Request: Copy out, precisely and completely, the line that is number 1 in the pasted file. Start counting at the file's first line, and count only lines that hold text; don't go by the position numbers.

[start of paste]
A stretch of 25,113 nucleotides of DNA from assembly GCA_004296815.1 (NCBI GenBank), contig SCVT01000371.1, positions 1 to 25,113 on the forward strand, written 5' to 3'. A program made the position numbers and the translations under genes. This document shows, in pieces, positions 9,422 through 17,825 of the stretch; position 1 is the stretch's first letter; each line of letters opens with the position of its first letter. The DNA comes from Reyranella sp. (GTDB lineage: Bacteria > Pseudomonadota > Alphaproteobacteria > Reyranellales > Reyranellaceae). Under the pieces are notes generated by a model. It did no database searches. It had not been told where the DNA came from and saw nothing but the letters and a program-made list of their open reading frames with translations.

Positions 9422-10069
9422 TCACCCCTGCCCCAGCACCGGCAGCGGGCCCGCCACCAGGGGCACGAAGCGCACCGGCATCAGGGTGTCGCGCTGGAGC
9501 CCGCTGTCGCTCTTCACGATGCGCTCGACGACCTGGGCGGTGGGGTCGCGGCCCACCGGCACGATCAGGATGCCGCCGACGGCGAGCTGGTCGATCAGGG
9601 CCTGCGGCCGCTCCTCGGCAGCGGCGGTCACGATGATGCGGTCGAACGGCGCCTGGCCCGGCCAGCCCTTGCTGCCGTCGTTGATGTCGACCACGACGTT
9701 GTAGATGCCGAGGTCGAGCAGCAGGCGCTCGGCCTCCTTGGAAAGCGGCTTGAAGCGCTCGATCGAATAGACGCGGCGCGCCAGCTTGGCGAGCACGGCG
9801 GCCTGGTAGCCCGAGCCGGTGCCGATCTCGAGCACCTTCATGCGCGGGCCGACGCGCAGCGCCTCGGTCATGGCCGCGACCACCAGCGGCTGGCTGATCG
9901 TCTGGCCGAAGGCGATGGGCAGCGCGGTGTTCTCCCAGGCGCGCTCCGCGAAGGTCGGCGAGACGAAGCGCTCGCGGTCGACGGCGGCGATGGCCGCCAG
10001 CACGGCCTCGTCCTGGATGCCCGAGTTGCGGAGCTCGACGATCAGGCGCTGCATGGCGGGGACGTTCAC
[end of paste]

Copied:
A stretch of 25,113 nucleotides of DNA from assembly GCA_004296815.1 (NCBI GenBank), contig SCVT01000371.1, positions 1 to 25,113 on the forward strand, written 5' to 3'. A program made the position numbers and the translations under genes. This document shows, in pieces, positions 9,422 through 17,825 of the stretch; position 1 is the stretch's first letter; each line of letters opens with the position of its first letter. The DNA comes from Reyranella sp. (GTDB lineage: Bacteria > Pseudomonadota > Alphaproteobacteria > Reyranellales > Reyranellaceae). Under the pieces are notes generated by a model. It did no database searches. It had not been told where the DNA came from and saw nothing but the letters and a program-made list of their open reading frames with translations.